The undoing of ethnic ties that transformed CandomblÚ over the last 25 years into a religion for everyone, also provided a significant expansion in the supply of magical-religious services for the population outside the religious group. This clientele was already used to composing particular world visions from fragments of different sources of interpretations of life, so that it can now use the CandomblÚ to provide new elements for the construction of a kind of a private, kaleidoscopic world vision. The middle-class client that usually goes to CandomblÚ seeking magical services is, in general, an eclectic who also goes to many other non-rational sources that offer solutions for the problems of life. Certainly, for this client CandomblÚ is quite different from the CandomblÚ of a initiate, a devotee. But both are non-contradictory parts of the same reality.
CandomblÚ is a religion in which the ritual process is of primary importance. The differentiation between good and evil in the ethical sense of the Christian religions is of little consequence in CandomblÚ. As a religions that is not dominated by ethical sermons, CandomblÚ (and, to a lesser degree, Umbanda, which is heavily influenced by the Christian code of Kardecist Spiritism) is an important religious alternative for different social groups that live in a society in which ethics, moral codes and strict standards of behaviour may have little value or very different ones.
CandomblÚ is a religion that affirms the world, recognizing its worth, and that also esteems many of the things that other religions consider bad: for example, money, pleasure (including those of the flesh), success and power. The initiate does not have to internalize patterns of morality that indicate a world different from the world in which he or she lives. The initiate learns rites that facilitate living well in this world, which is full of opportunities for well-being and pleasure. The follower favors the Ďrý˝Ó in a constant search for the best possible balance (even if it is temporary) between that which the initiate is and has as a human being and that which the initiate would like to be and have. In this process, it is extremely important for the follower to completely trust the mŃe-de-santo. Guided by her or by him, the follower will learn and repeat the ritual formulas ad aeternum. One cannot be a follower of CandomblÚ without constantly repeating the rite, just as one cannot be a Protestant without constantly examining one's conscience in search of guilt that can be exorcised (Souza, 1969). Good Protestants, in order to save themselves from eternal damnation, need to annihilate their most hidden desires; the good filho(a) the-santo needs to fulfill his or her desires in order to make the sacred force of the Ďrý˝Ó that moves the world (Ó˝Ű) stronger and more dynamic. By accepting the world as it is, CandomblÚ accepts humanity, and furthermore, situates humanity at the center of the universe, presenting itself as a religion that is quite appropriate for the hedonistic and narcissistic society in which we live.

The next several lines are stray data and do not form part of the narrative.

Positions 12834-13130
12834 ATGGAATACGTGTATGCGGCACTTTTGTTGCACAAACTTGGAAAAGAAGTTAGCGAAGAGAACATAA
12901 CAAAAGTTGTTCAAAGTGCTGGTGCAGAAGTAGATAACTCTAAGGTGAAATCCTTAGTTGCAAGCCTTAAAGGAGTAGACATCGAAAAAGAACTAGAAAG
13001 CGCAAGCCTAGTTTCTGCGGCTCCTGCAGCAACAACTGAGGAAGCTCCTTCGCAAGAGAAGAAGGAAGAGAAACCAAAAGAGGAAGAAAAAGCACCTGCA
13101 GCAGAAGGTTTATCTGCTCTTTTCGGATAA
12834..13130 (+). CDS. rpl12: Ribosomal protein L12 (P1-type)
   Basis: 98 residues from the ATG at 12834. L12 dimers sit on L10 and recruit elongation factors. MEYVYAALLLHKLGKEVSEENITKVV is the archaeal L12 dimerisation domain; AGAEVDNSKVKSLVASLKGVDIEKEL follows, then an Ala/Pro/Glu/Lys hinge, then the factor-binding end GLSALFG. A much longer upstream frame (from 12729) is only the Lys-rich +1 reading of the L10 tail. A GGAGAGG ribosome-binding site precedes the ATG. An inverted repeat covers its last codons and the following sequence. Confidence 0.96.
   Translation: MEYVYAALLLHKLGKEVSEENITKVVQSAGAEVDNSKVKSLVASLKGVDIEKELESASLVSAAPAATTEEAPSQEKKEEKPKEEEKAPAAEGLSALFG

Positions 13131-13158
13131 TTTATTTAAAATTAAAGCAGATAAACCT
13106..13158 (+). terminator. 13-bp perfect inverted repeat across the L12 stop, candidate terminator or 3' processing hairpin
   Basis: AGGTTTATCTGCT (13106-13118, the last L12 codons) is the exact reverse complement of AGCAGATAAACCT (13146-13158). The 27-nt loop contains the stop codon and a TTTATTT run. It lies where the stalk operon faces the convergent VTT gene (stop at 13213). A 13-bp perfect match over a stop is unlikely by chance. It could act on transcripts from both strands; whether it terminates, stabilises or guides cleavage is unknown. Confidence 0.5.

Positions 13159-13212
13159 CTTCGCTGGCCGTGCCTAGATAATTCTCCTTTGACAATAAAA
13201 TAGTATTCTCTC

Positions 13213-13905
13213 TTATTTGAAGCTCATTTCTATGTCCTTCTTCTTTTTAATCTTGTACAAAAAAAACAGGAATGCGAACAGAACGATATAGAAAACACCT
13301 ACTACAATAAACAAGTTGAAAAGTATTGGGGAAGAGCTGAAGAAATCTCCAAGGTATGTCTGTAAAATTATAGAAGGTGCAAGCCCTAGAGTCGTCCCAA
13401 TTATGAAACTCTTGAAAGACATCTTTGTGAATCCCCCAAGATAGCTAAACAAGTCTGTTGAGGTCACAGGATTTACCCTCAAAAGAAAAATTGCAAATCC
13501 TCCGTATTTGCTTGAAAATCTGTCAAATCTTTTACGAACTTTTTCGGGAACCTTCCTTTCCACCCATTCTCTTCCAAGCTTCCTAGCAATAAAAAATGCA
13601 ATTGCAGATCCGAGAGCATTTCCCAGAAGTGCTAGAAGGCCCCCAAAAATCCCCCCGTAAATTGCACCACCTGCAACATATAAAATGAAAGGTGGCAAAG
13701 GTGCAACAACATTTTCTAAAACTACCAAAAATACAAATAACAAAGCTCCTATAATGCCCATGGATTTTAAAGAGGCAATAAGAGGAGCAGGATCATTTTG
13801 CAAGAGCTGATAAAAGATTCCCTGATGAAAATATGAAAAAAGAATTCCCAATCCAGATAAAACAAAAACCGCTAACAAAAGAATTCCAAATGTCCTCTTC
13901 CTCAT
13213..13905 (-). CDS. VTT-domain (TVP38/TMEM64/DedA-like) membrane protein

Because CandomblÚ does not distinguish between good and evil in the occidental, Christian sense, it tends to attract all kinds of individuals who have been socially marked and marginalized by other religions and non-religious institutions. This also demonstrate CandomblÚs' acceptance of the world, even when it has to do with the world of the street, the underworld, the vendors of sex, and those who have walked through prison doors. CandomblÚ possesses a truly exemplary ability to join saints and sinners, the blemished and the pure, the ugly and the beautiful. But, if CandomblÚ liberates the individual, it also liberates the world. CandomblÚ has no message for the world: it would not know what to do with the world if it was given the chance of transforming it. CandomblÚ is not a religion based on the word and, therefore, will never have salvation as its ultimate goals. The ultimate concerns of CandomblÚ are the concrete issues of life: illness and pain, unemployment, lack of money, food and shelter... It is, without a doubt, a religion for the urban centers, though only partially, which is also the destiny of the other religions in today's world. CandomblÚ could be the religion or the magic for the person who is already fed up with the kind of transcendence made up from reason, science and technology, and who stopped believing in the meaning of a thoroughly disenchanted world that has left magic behind in favour of that efficiency of secular, modern thought and technology. CandomblÚ could be the religion for the person who cannot find in this disenchanted, dismagicized world any sense of social justice sufficiently strong to solve many of the problems that every individual faces over the curse of a lifetime.